Vegas Arts in the news: Chihuly debate, Metro Arts Council

August 12th, 2008


The work of glass sculptor Dale Chihuly has become a Las Vegas fixture thanks to his permanent installation in the Bellagio, Fiori di Como. But is it art, or is it mere decoration? That’s the topic of discussion this week over at ArtsÉtoile, sparked by reactions to Chihuly’s current show at San Francisco’s de Young museum. Join in the discussion at ArtsÉtoile. We don’t like to declare what is or is not art, only what is or isn’t pretty. And Fiori di Como sure is pretty.

As seen in the Las Vegas Sun and Las Vegas Weekly last week, Joan Lolmaugh has formed the nonprofit Metro Arts Council to reinforce a strong arts community here in Sin City. MAC is off to a good start, thanks to a $30,000 grant from the Las Vegas Convention and Visitors Authority to develop a website, experiencelasvegas.com, the prototype of which will be unveiled on Oct. 6.

Wait — $30K to develop just the prototype of a Vegas arts website?! Um, perhaps Rossi Ralenkotter would like to take notice of a certain other Vegas-based website that has been promoting the arts since 2005? Starts with a “V” and rhymes with “Ray Gas Pin Fight?” We could do a lot with $30K … or even $10K … how about just a Bennie?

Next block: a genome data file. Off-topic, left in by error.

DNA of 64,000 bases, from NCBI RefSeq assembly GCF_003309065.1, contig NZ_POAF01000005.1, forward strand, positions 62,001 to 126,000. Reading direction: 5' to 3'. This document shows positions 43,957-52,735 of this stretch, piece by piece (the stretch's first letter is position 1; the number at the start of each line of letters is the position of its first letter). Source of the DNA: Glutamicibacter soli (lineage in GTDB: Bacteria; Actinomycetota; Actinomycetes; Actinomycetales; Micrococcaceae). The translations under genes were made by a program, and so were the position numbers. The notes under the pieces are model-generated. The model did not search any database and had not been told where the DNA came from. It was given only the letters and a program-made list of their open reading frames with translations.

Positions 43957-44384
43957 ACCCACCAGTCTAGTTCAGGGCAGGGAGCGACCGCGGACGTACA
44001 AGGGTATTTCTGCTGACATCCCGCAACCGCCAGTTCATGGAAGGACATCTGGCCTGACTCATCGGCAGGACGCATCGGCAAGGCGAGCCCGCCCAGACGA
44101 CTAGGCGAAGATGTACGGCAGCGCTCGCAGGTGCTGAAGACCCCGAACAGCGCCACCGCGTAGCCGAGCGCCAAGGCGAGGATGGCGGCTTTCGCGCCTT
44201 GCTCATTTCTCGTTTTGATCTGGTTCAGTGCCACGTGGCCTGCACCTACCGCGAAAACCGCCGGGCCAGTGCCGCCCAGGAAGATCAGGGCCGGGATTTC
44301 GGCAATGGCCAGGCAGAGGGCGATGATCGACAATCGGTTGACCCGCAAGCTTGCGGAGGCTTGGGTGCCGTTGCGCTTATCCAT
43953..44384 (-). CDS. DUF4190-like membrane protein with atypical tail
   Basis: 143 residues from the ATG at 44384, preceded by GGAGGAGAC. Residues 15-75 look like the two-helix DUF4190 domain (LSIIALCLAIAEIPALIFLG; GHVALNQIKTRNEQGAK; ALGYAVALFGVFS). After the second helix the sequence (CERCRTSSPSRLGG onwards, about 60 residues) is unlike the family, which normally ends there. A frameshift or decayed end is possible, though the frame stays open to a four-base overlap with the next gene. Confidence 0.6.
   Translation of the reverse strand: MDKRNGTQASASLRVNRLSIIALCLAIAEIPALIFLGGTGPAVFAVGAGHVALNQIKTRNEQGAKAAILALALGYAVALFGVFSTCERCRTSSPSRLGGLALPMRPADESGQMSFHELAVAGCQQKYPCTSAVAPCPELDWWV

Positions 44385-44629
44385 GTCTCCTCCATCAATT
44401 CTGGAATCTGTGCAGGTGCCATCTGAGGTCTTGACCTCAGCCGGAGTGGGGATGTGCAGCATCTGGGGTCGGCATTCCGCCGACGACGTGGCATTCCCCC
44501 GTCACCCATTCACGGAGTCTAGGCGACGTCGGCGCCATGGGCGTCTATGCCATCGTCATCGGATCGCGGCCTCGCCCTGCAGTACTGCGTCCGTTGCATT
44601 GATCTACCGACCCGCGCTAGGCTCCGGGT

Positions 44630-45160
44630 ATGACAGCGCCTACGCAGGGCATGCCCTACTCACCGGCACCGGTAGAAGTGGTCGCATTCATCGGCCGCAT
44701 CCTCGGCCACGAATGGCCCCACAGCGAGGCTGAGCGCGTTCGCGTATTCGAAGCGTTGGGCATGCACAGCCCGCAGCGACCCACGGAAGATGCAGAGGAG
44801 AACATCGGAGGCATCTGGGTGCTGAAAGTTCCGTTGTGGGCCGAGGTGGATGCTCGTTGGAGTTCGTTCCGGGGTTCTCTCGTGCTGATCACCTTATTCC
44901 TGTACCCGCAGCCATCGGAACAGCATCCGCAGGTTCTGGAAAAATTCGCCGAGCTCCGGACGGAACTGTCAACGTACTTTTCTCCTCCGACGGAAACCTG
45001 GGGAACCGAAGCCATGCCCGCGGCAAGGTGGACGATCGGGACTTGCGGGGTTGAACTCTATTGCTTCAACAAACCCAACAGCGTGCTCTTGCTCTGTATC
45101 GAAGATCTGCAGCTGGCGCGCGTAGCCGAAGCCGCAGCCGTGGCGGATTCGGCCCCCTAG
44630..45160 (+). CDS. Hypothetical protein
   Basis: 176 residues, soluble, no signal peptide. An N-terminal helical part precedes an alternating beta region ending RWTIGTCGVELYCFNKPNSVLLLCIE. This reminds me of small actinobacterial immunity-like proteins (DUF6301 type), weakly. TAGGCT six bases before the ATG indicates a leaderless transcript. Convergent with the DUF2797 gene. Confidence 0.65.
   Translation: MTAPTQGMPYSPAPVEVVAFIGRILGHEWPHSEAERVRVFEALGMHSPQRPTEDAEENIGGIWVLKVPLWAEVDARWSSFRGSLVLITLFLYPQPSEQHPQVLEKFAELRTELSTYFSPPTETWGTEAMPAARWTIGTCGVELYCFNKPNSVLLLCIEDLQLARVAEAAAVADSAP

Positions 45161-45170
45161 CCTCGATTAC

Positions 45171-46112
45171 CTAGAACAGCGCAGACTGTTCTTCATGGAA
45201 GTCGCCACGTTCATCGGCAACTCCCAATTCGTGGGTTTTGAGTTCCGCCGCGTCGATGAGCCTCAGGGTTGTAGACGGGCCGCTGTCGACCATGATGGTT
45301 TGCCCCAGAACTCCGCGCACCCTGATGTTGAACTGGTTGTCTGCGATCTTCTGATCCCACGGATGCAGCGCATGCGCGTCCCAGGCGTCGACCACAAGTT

LICD pwns Las Vegas

August 11th, 2008

The protagonists of Ryan Sohmer’s online comic strip, Least I Could Do, are on vacation in Las Vegas during its current story arc. Aside from spot-on satirical jabs at high hotel fees and drunken pool-goer behavior, Sohmer uses his characters to make not-so-subtle commentary on the rampant waste of water in a desert city for such luxuries as misters: